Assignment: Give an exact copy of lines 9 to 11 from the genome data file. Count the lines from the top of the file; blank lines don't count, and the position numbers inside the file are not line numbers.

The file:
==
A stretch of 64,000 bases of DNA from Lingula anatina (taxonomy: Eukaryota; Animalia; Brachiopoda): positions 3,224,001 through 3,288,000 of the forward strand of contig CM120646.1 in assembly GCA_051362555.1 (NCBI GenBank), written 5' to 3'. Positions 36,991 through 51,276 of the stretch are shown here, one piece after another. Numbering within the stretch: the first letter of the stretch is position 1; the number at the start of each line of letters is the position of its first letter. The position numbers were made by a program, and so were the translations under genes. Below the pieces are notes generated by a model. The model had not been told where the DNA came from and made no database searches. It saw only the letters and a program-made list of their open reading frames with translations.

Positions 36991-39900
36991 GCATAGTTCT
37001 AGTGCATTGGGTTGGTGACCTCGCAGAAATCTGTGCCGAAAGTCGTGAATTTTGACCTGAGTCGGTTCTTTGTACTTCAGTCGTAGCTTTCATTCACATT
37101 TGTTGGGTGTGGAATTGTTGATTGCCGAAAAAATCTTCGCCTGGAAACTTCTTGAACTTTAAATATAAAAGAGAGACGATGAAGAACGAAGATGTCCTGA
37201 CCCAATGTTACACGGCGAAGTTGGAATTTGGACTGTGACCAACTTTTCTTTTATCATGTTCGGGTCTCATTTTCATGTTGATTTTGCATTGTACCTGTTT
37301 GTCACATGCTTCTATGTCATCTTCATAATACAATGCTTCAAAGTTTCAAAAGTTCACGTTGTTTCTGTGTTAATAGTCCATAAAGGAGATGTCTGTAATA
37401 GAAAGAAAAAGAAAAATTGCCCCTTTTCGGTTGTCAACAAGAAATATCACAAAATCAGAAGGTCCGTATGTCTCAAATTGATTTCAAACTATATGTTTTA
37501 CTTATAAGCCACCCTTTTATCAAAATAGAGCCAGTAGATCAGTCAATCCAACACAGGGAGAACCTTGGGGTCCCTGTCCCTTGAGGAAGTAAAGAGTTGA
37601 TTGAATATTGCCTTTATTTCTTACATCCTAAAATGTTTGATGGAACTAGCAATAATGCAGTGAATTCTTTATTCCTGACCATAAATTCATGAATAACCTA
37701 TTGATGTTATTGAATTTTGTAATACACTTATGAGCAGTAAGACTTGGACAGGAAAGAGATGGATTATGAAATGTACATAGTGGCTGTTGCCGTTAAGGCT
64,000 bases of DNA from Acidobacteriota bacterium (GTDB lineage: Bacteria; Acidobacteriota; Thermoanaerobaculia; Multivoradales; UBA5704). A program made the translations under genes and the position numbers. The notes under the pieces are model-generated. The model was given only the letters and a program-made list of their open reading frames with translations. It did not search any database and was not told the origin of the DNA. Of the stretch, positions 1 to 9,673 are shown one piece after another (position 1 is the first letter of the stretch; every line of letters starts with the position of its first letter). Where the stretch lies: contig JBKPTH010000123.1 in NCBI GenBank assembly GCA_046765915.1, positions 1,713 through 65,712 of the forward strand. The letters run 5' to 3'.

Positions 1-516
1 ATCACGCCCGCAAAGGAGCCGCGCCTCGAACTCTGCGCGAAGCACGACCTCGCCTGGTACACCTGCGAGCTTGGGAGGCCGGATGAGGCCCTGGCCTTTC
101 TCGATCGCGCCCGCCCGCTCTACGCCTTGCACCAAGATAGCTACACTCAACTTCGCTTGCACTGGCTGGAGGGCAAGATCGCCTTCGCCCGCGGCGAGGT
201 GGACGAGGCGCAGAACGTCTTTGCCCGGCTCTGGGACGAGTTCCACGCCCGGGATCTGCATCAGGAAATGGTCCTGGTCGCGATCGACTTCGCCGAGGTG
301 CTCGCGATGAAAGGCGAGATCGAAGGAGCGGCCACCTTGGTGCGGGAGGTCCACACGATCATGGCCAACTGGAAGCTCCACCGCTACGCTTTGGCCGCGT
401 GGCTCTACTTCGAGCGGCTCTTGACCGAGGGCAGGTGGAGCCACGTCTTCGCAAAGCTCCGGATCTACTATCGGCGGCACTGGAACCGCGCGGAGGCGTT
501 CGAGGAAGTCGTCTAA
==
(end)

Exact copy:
37501 CTTATAAGCCACCCTTTTATCAAAATAGAGCCAGTAGATCAGTCAATCCAACACAGGGAGAACCTTGGGGTCCCTGTCCCTTGAGGAAGTAAAGAGTTGA
37601 TTGAATATTGCCTTTATTTCTTACATCCTAAAATGTTTGATGGAACTAGCAATAATGCAGTGAATTCTTTATTCCTGACCATAAATTCATGAATAACCTA
37701 TTGATGTTATTGAATTTTGTAATACACTTATGAGCAGTAAGACTTGGACAGGAAAGAGATGGATTATGAAATGTACATAGTGGCTGTTGCCGTTAAGGCT